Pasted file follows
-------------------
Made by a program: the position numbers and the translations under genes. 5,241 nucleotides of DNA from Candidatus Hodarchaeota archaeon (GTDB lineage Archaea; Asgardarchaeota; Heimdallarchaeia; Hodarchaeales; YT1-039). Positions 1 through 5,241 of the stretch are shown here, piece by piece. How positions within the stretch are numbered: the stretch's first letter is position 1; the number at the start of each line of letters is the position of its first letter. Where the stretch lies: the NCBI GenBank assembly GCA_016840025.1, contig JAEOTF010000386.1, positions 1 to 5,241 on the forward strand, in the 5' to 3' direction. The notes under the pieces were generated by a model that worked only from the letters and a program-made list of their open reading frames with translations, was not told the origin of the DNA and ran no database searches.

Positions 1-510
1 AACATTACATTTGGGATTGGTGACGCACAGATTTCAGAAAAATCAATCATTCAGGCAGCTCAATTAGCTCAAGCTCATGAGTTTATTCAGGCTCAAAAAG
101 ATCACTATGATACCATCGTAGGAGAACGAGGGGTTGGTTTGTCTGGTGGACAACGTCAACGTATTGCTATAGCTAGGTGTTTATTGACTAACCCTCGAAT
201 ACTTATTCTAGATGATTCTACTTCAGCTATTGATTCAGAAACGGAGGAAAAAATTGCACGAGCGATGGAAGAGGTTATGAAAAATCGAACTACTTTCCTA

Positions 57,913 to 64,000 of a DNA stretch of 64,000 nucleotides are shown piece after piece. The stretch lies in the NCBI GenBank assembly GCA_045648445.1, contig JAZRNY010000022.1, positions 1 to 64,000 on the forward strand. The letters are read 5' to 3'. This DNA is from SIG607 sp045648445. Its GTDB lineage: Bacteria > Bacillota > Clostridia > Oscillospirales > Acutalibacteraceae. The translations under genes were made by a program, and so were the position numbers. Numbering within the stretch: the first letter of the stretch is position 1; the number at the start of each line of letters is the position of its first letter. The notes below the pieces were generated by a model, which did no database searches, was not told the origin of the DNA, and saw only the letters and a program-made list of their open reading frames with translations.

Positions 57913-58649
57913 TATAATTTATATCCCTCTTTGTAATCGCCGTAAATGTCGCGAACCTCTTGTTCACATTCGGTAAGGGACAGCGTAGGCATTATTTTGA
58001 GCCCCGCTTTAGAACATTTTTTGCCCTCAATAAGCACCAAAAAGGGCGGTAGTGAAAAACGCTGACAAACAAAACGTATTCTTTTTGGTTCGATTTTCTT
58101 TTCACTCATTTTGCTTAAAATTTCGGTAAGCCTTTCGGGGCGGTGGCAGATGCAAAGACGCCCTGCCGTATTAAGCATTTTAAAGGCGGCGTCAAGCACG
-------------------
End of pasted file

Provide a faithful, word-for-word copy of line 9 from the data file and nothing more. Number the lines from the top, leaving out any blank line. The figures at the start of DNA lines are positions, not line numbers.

58001 GCCCCGCTTTAGAACATTTTTTGCCCTCAATAAGCACCAAAAAGGGCGGTAGTGAAAAACGCTGACAAACAAAACGTATTCTTTTTGGTTCGATTTTCTT